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Thursday, May 17, 2018

Nicaraguan bishops and businessmen put pressure on Ortega


The Episcopal Conference of Nicaragua and the main business leaders of the country increased on Friday the pressure on the president, Daniel Ortega, to negotiate an exit to the deep political crisis that shakes the Central American country and that has already left almost fifty dead. Most analysts consider it is time for the government to provide answers.

In a harsh pronouncement, the bishops summoned the president to allow "in the shortest time possible" the entry of a mission of the Inter-American Commission on Human Rights (IACHR) to investigate the violent events of April, when Ortega unleashed a bloody repression against protesters who opposed a Social Security reform. The Nicaraguan Church also asks the president to "suppress paramilitary bodies and shock forces" and cease immediately the repression.

The bishops put as limit the noon of Monday so that the agent chief executive - plagued by massive protests in the streets - accepts to sit down to a table of dialog. The Government of Nicaragua responded Friday night. The first lady and vice president Rosario Murillo appeared on a public television network to read a letter from President Ortega, which has not appeared in public since April 30, in which he said he "agreed on the points raised" by the bishops and "welcomed" the proposals of the Church, as well as being willing to sit down and talk "as soon as possible". However, it did not guarantee the fulfillment of the requirements of the Church.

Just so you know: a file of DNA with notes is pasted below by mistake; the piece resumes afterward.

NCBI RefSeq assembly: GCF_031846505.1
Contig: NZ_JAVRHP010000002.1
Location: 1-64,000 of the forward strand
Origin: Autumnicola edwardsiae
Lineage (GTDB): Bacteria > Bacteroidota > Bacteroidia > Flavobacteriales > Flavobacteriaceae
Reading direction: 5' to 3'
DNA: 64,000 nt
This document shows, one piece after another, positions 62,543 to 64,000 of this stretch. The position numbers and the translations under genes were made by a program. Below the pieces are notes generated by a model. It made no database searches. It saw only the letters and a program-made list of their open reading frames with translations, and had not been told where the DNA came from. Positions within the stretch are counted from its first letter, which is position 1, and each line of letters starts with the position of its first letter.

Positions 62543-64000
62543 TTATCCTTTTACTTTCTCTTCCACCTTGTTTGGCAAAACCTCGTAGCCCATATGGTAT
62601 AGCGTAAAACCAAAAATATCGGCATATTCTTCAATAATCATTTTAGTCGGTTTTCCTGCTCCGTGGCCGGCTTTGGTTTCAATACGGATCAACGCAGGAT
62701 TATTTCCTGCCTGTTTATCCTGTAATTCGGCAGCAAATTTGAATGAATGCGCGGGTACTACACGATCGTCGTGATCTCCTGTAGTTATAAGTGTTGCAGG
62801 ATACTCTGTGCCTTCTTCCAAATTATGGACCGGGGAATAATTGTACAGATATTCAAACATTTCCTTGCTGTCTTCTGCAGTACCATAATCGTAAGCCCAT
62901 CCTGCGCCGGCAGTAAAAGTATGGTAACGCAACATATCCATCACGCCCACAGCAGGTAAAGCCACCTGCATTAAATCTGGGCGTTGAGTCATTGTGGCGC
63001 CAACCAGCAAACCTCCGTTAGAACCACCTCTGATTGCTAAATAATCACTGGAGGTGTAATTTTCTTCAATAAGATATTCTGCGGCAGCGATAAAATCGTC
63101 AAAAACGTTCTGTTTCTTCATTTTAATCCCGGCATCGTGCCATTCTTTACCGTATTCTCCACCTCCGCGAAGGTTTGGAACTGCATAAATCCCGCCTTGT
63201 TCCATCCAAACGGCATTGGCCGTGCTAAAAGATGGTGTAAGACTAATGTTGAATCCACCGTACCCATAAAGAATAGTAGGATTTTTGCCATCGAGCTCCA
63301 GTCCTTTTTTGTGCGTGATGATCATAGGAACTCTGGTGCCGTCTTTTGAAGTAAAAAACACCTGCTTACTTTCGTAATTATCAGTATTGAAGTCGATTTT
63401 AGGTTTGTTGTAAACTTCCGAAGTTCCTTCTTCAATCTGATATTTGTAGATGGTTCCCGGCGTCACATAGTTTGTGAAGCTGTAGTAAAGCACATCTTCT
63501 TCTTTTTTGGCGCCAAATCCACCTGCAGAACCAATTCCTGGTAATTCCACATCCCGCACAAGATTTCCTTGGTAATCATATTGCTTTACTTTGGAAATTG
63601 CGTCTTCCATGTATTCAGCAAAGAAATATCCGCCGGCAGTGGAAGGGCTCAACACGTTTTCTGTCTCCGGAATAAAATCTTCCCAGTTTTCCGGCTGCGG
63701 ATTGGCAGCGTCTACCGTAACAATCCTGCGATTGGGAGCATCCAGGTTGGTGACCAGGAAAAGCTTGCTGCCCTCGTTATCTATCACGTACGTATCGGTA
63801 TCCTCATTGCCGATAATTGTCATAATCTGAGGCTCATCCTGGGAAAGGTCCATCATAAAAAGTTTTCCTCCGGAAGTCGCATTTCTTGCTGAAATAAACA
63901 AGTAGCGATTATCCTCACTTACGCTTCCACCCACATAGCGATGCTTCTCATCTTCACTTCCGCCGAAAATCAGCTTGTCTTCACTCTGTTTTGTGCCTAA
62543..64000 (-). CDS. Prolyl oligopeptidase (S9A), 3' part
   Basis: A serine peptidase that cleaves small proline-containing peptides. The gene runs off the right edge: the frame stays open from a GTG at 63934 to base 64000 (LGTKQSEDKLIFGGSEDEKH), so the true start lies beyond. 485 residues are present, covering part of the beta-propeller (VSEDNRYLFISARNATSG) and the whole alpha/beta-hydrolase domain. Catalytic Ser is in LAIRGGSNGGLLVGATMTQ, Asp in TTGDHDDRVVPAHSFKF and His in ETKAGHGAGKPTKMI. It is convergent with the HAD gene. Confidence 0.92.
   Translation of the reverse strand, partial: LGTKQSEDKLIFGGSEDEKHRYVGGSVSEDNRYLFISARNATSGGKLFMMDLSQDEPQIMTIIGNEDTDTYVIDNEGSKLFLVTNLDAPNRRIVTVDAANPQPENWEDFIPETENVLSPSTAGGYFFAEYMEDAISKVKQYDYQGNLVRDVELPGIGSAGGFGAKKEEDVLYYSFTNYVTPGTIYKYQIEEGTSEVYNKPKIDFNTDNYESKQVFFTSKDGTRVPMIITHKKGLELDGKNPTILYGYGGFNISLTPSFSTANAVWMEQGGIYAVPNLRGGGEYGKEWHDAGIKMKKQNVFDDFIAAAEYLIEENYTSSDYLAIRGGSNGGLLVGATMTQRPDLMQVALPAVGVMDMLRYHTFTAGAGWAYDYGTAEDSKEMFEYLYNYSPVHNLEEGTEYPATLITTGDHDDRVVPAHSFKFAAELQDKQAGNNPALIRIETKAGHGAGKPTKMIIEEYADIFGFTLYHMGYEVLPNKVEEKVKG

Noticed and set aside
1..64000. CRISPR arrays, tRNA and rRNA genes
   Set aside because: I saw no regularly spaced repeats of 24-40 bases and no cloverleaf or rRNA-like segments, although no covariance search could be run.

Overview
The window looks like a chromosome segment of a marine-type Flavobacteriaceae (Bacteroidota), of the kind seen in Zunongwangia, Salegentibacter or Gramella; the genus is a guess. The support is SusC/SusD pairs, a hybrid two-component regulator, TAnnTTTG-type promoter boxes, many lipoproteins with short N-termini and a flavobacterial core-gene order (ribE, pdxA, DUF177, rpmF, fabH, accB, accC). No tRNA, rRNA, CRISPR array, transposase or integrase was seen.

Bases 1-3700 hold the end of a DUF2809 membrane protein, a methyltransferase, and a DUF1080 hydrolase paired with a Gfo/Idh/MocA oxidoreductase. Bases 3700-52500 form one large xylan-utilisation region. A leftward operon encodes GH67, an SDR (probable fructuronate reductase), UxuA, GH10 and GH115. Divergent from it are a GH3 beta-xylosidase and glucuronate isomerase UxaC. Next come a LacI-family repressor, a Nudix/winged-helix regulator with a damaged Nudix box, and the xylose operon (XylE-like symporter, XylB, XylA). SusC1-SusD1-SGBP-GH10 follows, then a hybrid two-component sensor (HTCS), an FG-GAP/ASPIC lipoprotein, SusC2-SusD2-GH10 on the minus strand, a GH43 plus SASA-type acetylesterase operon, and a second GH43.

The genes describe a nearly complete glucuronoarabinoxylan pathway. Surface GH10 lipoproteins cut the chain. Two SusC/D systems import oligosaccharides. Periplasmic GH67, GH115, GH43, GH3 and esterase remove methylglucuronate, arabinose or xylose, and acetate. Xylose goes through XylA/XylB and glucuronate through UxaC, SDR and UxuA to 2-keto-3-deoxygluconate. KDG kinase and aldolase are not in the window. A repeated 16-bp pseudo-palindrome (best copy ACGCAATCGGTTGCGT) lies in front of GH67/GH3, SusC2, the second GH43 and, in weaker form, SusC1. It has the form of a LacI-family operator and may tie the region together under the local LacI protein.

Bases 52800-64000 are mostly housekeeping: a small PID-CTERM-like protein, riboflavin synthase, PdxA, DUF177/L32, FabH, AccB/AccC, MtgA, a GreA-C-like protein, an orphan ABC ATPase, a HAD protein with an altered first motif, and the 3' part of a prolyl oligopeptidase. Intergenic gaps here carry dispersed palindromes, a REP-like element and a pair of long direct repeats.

According to local media, Nicaragua was a country under strong tension this Friday. Several access roads to Managua, the capital, were blocked by barricades erected by citizens demanding the end of the Ortega regime. There were also road closures in the productive areas of the south and center, an important livestock region. The businessmen valued in more than 100 million dollars the losses generated by the crisis. The country has already completed 23 days of violence. The number of deaths rose to 49 after armed groups of the Sandinista Front attacked the entrenched students at the National Autonomous University of Nicaragua and the Polytechnic University at dawn on Friday.

The attacks left three dead and at least 16 injured. The tension generated by a night of terror caused the businessmen, students and representatives of civil organizations to come together to put pressure on Ortega. In a communiqué made public this Friday, they said they were ready to participate in the so-called national dialogue. "Dialogue is the only alternative, the only option we have at this moment," said Juan Sebastián Chamorro, executive director of the Nicaraguan Foundation for Economic and Social Development (Funides), who has been invited to participate for the private sector in a future negotiation with the Government.

After the violence of last Friday, the bishops, businessmen and students put in a difficult situation the former Sandinista guerrilla, who must demonstrate the political will to negotiate a way out of the crisis that has put it on the ropes.